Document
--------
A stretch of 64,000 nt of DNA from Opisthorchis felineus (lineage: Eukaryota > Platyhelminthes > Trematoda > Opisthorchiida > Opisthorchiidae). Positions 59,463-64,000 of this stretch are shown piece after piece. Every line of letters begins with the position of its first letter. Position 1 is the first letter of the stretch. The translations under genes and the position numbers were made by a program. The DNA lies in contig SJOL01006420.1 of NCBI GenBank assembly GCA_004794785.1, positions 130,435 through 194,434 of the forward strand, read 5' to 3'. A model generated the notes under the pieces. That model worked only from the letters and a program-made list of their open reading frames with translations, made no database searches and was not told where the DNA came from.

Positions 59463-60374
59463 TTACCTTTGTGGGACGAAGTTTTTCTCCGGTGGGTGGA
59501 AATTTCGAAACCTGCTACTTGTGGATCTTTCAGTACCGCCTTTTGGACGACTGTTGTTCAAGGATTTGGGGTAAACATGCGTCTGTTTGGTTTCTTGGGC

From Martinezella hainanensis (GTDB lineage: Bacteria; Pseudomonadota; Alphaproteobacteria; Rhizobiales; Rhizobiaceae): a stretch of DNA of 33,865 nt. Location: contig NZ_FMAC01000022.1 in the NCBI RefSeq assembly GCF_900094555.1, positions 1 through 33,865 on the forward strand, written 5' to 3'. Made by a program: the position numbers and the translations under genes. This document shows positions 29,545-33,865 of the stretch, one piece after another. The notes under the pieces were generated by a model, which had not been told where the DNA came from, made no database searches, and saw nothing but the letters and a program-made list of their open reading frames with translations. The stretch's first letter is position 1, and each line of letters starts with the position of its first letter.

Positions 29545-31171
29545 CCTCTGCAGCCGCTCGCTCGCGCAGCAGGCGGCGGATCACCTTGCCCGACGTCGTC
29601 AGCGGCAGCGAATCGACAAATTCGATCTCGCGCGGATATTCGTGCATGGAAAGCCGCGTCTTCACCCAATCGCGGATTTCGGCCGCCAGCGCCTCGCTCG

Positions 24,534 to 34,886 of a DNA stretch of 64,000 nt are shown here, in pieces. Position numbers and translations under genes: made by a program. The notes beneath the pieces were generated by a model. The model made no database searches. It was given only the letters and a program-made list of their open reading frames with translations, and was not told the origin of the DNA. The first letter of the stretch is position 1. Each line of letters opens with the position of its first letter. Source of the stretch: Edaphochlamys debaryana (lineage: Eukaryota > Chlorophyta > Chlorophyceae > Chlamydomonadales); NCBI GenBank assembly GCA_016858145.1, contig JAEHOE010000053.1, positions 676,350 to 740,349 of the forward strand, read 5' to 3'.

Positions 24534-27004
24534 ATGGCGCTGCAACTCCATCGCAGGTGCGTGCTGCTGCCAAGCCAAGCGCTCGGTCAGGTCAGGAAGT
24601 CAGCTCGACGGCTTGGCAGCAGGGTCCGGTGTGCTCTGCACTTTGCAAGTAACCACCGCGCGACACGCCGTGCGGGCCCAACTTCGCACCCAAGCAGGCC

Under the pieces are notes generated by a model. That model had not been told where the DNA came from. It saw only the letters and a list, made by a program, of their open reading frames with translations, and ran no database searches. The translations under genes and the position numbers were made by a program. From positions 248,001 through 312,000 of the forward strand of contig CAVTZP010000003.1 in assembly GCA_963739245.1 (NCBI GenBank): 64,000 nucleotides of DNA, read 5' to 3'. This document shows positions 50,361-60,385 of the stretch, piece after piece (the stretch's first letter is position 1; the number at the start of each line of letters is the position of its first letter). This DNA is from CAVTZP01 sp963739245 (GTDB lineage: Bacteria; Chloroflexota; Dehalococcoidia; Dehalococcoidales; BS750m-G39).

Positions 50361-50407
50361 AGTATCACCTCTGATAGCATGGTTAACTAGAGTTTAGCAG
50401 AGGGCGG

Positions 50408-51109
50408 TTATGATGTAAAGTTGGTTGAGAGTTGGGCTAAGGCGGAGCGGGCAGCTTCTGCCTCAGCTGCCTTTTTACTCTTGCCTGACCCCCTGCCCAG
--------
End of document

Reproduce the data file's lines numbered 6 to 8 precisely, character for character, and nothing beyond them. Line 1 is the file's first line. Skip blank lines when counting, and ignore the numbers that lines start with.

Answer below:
Positions 29545-31171
29545 CCTCTGCAGCCGCTCGCTCGCGCAGCAGGCGGCGGATCACCTTGCCCGACGTCGTC
29601 AGCGGCAGCGAATCGACAAATTCGATCTCGCGCGGATATTCGTGCATGGAAAGCCGCGTCTTCACCCAATCGCGGATTTCGGCCGCCAGCGCCTCGCTCG